Who's Using Gelatin Filters?

Discussion in 'Photography Equipment & Products' started by sinjans, Feb 6, 2010.

  1. sinjans

    sinjans TPF Noob!

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    Anyone here using gel filters with their 17-40 like lenses? I have been searching around here without much luck. I was thinking on picking some up for ND type work with water. What do you think of them? And what are your techniques when using them?
     
  2. KmH

    KmH Helping photographers learn to fish Supporting Member

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    Gel filters are for lights and don't have the optical quality needed for addition to a lens.
     
  3. TJ K

    TJ K No longer a newbie, moving up!

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    The gel filters are for flashes and other lights. They are color or fix certain lights so the flash will match the already available light. Like CTO gels. They don't go on a lens.

    [ame=http://www.amazon.com/Rosco-Strobist-Collection-Cinegel-Strobes/dp/B002SWIOOM/ref=sr_1_3?ie=UTF8&s=electronics&qid=1265474167&sr=8-3]Amazon.com: Rosco The Strobist Collection, Strobist 55 Piece Cinegel Filter Kit, 1.5" x 3.25" to fit most Shoe Mount Strobes.: Electronics[/ame]

    Just bought that gel kit there. It's great there are many of each gel and they work great. For 10 bux you can't beat it. You can just use velcro/gaffers tape/electrical tape/ or w.e. else you want to hold them on. Hope that helps.
    TJ
     
  4. dxqcanada

    dxqcanada Been spending a lot of time on here!

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    Kodak used to produce a number of Wratten gelatin filters.
    I believe that Tiffen has taken over.

    Lee Filters makes Resin and Polyester filters.

    A glass filter will have more optical issues than a gelatin filter.

    TGel filters are more fragile, and they wear down faster.
     
    Last edited: Feb 6, 2010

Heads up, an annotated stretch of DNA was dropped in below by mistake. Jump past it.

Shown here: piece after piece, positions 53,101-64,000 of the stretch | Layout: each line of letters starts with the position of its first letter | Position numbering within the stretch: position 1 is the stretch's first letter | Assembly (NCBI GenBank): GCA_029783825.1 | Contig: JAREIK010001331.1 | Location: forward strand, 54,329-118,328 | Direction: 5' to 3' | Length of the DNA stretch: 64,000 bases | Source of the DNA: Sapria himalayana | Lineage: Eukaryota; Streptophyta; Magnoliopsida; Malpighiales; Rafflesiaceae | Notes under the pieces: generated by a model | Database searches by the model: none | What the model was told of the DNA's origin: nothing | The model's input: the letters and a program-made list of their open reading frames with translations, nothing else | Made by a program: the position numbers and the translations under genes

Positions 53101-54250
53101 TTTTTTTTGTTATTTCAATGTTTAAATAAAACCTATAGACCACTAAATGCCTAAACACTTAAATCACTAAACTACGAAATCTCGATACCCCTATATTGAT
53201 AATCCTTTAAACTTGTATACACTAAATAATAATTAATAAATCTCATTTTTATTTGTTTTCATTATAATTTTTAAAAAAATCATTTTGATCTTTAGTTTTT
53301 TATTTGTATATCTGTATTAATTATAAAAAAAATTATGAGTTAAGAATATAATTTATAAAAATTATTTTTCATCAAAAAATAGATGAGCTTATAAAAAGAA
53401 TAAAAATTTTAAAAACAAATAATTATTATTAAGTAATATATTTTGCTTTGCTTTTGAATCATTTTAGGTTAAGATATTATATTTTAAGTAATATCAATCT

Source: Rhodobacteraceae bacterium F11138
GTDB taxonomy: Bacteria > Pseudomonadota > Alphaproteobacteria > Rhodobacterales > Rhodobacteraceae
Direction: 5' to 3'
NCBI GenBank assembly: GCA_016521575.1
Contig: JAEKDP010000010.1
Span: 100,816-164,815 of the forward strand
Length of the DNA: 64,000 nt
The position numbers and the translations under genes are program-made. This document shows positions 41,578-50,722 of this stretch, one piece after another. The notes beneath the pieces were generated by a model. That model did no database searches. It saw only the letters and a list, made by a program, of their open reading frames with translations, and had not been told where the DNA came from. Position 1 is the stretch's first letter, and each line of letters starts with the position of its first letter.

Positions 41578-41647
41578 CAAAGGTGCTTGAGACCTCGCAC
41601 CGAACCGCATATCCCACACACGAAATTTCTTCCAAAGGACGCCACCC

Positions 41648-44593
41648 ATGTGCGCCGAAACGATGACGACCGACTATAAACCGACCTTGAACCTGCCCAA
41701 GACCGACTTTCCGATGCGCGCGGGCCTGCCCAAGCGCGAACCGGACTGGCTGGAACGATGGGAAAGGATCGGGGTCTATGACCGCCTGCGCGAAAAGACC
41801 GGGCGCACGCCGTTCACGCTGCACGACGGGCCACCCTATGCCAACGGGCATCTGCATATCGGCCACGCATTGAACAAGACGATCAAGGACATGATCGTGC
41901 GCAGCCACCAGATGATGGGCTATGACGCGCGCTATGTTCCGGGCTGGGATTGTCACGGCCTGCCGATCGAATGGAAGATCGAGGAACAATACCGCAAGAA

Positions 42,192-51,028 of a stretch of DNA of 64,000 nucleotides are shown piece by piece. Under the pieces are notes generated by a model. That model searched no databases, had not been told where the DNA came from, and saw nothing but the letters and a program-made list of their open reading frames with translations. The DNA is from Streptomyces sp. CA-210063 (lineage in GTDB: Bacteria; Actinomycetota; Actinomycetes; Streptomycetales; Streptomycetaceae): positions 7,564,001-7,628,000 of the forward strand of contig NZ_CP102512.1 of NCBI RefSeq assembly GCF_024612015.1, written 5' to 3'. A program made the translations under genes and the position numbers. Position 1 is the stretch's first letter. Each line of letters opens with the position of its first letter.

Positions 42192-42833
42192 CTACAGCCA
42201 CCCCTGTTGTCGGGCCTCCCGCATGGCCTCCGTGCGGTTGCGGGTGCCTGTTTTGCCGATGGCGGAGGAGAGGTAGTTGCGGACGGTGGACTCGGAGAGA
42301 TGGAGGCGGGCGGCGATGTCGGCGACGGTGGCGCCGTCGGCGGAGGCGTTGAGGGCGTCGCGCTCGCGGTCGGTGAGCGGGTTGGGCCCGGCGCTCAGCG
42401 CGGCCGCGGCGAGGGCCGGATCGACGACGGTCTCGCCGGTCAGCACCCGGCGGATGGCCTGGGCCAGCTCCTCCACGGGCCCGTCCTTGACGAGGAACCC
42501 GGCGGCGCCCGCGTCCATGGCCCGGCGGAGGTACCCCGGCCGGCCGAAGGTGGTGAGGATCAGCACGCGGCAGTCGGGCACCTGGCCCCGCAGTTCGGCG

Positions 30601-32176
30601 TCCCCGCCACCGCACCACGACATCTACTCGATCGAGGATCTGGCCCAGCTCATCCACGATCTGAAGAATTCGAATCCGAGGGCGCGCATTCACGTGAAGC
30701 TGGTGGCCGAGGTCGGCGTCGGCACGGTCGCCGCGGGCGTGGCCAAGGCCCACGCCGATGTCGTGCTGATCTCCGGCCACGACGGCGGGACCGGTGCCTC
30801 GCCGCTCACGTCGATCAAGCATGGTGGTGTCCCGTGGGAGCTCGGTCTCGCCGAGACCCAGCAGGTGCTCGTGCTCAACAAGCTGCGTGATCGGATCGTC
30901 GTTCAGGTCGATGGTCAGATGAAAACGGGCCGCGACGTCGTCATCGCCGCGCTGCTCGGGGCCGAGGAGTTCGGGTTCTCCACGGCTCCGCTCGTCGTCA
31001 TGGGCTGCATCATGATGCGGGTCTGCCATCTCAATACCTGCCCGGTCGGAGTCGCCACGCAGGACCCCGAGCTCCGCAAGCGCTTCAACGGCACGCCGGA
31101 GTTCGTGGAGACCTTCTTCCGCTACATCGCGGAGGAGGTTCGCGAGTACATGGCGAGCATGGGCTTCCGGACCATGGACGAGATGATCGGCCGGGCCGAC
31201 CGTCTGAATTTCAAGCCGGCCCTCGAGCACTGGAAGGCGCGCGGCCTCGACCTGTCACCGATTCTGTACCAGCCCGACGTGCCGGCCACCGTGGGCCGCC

5. Derrel

    Derrel Mr. Rain Cloud

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    There are gelatin filters designed specifically for lenses. I have a full set from "the old days" from my 4x5 camera studio kit. I mounted them with a gel filter holder. They allegedly cause less distortion than traditional glass filters. They can be mounted in front of the lens, or inside the camera, at the rear of the lens.

    Oddly, for ultra-critical work with the Nikon D2x, the use of a Wratten 40cc gelatin filter is recommended by one of the most technically-critical people I know; he claims it perfectly balances out all the spectral response of the RGB channels of the D2x's sensor. The D2x had,at its inception, one of the most technically accurate color responses, and was and still is used quite a bit by people who specialize in copying paintings and other art works, and Iliah has determined that a 40cc magenta gelatin is the perfect channel equalizing filtration for that camera's sensor when the *utmost* color fidelity is needed.

    These camera lens gelatin-style filters used to be sold by Kodak in 3x4 inch "packets", sort of an envelop-style carrier. Complete sets like the one I got 25+ years ago often came in a hard, hinged case with little plastic leaves, likie a miniature photo album. With color slide film, this was how you made minor color corrections, using 10,15,20,30,and 40cc gelatins.
     
  6. sinjans

    sinjans TPF Noob!

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    Thanks for clearing that up. I was speaking to an enthusiast who mentioned one the his friend has used as a 10 stop ND at the rear of his 17-40L. I guess i wont bother with it. Thanks again
     

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